If you don't want to outsource, you can use conversion software. Just be aware that the results are seldom perfect, especially if you have bullet points or images in your document. You'll have to do it and redo it and check it on Kindle Fire and then tweak it some more.

Seriously, find someone who's done this conversion a hundred times and pay them. It's well worth the investment. Ask them to put it into EPUB format as well, in case you want to place your book on Barnes and Noble's Nook, iBooks and so forth.

If you also need a PDF format so that you can place your ebook on your website, it's easy to do from inside Word. Just click "Save As" and choose .pdf.

 Just to prepare yourself, it's important to realize that marketing is literally half the work you'll need to do to become a successful author. The idea that you can write a book and it will magically catch fire and sell a million copies on its own is largely a myth. Yes, it is possible, but it's like winning the lottery. It's best to realize in advance that you will indeed need to actively market your book to make the kind of sales and money you're looking for.




 "Case studies are stories that are used as a teaching tool to show the application of a theory or concept to real situations - so that you can implement it in your business with confidence." - Martha Cherian

     Margaret Jane spent years doing SEO for high end clients and she was brilliant at her job.

She worked hard to get her clients’ sites ranked high to generate increased income for them.

But each time one of her client’s websites hit the first page of Google, she was fired. They figured they didn’t need her anymore.

That’s why she was continually having to find new clients.

The better she did her job, the faster her clients’ sites got to Page 1 of the search engines, the faster she was no longer needed.

It was incredibly frustrating for her. Worse yet, the sites would eventually fall back off of page 1 once she stopped doing the SEO. That’s when she would get a call from the old client, telling her that she must have not job her job correctly. That’s right – clients thought SEO was something you do once and then you’re set for life.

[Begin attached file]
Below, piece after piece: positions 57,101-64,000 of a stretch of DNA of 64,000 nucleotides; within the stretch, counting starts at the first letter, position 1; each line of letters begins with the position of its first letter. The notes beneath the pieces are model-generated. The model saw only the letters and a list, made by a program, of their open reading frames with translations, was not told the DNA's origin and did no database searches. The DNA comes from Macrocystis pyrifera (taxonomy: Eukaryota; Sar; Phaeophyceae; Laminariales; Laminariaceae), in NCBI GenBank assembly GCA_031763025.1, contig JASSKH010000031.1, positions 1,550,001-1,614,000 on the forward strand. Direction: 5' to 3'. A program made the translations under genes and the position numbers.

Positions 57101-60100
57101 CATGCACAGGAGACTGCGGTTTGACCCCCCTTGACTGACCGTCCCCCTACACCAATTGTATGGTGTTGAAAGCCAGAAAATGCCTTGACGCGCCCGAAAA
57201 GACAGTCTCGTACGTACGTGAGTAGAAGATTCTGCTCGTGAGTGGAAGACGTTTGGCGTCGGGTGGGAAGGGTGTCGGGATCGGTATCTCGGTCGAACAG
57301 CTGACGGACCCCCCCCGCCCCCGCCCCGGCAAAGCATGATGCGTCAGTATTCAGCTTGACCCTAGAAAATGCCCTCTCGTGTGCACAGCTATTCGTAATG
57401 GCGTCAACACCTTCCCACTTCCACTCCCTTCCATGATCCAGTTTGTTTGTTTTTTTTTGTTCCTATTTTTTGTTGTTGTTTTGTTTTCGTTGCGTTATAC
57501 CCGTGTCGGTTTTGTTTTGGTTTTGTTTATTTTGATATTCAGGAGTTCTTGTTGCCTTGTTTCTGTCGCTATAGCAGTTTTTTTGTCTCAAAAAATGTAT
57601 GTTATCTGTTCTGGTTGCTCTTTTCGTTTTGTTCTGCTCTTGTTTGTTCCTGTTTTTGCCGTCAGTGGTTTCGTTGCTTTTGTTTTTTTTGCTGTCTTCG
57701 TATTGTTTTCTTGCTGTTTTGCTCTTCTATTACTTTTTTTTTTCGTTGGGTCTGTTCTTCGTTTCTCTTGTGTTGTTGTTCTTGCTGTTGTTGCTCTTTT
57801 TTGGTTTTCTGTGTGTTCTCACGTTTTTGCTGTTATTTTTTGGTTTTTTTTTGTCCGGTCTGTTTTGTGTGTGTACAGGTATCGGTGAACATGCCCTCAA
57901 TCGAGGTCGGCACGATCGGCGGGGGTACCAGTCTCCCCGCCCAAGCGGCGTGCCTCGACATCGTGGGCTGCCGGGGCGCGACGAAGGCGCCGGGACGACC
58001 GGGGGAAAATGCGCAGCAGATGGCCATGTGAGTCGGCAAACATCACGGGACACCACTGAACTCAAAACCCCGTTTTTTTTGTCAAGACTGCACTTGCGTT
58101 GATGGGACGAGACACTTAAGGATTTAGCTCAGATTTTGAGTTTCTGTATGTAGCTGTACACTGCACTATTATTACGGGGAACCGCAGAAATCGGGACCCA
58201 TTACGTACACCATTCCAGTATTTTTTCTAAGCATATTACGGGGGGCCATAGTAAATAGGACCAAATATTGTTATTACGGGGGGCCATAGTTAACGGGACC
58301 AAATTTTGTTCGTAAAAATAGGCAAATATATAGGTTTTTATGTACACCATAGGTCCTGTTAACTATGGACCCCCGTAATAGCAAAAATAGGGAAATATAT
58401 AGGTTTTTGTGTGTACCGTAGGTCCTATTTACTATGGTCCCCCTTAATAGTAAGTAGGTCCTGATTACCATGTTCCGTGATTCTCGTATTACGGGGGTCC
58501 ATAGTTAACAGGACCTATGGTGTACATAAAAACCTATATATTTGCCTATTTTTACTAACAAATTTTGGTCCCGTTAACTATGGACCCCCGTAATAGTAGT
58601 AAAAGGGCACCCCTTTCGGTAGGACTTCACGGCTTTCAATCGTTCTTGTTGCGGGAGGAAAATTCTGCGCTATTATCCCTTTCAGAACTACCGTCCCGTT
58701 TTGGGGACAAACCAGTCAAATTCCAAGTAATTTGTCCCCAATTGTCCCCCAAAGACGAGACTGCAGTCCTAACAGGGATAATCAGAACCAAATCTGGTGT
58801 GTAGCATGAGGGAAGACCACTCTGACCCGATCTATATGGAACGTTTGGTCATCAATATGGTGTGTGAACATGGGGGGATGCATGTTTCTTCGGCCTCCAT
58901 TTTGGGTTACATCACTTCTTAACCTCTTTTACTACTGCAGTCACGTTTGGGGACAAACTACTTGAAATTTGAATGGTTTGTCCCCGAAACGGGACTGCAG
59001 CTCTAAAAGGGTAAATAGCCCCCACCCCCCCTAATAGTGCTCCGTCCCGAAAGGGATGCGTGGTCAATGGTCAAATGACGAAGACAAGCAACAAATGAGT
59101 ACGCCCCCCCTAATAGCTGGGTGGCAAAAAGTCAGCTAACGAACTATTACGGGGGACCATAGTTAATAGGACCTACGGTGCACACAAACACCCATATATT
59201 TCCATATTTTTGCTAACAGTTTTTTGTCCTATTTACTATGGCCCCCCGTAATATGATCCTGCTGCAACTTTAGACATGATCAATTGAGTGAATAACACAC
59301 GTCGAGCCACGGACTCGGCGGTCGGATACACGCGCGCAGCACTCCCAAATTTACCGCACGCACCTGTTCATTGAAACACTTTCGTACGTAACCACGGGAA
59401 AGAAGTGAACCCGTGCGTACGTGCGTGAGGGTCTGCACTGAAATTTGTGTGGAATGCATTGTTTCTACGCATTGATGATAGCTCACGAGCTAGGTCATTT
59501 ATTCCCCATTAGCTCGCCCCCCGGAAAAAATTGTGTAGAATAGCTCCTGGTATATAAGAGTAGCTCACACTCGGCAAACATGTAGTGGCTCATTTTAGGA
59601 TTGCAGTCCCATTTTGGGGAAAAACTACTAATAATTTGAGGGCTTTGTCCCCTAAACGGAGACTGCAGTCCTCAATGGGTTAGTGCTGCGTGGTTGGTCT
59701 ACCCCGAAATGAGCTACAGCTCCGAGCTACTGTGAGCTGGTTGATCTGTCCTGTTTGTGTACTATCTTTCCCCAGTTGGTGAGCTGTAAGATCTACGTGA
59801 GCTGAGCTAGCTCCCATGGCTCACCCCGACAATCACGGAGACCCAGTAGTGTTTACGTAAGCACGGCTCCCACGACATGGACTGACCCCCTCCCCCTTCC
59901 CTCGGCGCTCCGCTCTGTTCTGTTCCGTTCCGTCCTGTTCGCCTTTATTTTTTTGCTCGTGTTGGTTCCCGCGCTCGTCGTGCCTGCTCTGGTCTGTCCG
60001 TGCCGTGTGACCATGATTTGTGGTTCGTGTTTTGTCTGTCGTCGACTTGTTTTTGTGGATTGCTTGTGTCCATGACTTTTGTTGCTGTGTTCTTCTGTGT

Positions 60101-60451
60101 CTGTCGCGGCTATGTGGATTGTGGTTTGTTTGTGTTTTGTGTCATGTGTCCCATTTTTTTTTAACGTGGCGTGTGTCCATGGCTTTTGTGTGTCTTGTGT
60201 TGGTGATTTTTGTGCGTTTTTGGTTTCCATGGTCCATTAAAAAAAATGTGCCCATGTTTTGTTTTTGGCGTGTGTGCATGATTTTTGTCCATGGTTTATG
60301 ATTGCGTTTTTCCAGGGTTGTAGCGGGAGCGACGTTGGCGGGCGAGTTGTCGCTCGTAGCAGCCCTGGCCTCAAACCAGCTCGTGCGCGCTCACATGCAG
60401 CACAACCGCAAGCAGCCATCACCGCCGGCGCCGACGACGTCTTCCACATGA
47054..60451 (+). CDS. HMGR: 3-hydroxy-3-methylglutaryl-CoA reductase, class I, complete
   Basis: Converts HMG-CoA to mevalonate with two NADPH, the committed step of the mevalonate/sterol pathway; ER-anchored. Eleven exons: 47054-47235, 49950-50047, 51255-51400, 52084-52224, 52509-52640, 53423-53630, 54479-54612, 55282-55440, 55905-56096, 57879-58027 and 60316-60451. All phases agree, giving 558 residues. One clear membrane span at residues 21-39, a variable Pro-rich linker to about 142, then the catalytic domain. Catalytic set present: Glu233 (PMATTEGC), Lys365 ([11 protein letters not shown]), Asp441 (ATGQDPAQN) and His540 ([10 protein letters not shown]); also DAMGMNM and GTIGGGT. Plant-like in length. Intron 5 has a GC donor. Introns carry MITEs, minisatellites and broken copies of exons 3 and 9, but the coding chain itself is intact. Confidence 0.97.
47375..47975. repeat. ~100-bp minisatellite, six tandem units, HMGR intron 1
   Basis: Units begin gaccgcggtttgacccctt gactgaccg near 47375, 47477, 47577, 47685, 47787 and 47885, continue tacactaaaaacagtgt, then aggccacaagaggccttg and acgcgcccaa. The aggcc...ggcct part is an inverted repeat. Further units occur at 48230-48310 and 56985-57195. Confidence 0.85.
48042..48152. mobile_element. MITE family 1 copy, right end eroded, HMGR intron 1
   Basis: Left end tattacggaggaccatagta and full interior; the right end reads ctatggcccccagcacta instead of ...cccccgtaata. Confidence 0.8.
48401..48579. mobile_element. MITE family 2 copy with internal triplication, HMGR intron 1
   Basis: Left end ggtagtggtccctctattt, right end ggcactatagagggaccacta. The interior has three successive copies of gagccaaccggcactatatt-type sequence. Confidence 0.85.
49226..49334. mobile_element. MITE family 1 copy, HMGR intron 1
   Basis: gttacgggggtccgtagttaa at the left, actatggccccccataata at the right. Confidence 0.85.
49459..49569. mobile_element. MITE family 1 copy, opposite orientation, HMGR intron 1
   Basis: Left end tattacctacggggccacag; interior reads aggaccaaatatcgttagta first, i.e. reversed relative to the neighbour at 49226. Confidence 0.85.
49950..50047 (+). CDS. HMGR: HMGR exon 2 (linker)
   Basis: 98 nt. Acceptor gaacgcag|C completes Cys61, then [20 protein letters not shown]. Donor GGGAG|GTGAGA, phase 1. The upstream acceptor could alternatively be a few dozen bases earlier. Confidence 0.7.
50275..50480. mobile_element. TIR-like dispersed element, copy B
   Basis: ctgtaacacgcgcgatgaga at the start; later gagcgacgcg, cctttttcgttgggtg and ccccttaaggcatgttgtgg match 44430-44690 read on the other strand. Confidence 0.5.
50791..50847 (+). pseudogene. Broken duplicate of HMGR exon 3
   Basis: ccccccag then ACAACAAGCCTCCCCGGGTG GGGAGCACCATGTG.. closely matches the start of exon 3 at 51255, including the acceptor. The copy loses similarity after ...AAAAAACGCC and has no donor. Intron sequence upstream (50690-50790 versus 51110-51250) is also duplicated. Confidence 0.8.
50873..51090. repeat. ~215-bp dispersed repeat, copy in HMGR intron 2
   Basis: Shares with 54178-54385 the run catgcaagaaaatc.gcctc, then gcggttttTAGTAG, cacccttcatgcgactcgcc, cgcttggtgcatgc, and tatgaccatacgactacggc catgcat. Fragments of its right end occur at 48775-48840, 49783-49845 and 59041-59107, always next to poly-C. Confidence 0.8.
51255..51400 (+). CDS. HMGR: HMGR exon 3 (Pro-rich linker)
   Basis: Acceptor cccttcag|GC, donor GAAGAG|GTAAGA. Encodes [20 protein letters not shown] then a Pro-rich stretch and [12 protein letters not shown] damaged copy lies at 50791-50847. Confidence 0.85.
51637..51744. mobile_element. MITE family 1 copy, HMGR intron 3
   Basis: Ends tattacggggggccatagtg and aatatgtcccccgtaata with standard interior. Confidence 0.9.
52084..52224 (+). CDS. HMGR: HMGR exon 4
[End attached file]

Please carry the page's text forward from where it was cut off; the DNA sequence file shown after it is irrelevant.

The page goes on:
Margaret knew there had to be a better way. Each new client meant a ton of hours spent working her SEO magic to rank sites and also to kill it for them on social media platforms. For each new client she would:

  • Improve their website loading speed

  • Implement site links, meta-tags, html and so forth

  • Target keywords, brand names and niche-specific terms

  • Publish quality keyword-rich content

  • Implement backlink and citation strategies

  • And more

There was no residual income in this work because once clients saw their income rise, she would have to get a new client and start all over. Typical clients paid her for 4 to 6 months. Then she would chase new clients to replace the income she just lost.

She knew there had to be a better way.

And this is when she turned the tables. Instead of ranking clients’ websites, she would rank her own local sites and rent them out to clients.

A client would then have to continue paying to continue receiving the new business the site brought in each month. And if they stopped paying, she could simply replace them with another local business.

These sites would produce leads for the business owners who were hungry to grow their enterprises and happy to pay for a steady stream of new leads.

Its amazing what rethinking your business model can do.

Now instead of continually finding new clients and ranking new sites, she could build her own sites, do everything she would normally do to get them ranked, and then easily keep them ranked with monthly maintenance. Clients would have to continue paying her if they wanted their phone to ring with new business. And if they stopped paying, she could easily offer those same leads to their competitor.

She built herself 10 websites in this manner - all in the plumbing niche - in 10 different cities.





She now puts in about one third the time she used to spend ranking sites for others. Remember, once the sites are ranked, she just needs to keep them ranked by updating content and a few other things.

And because they’re all in the same niche, every site she did took less time than the one before. It’s amazing what an expert you can become at ranking a certain type of site in a certain niche. The method becomes almost cookie-cutter-like.

Here’s what her business model looks like now:

  1. Build a website

  2. Rank it in Google and on social media platforms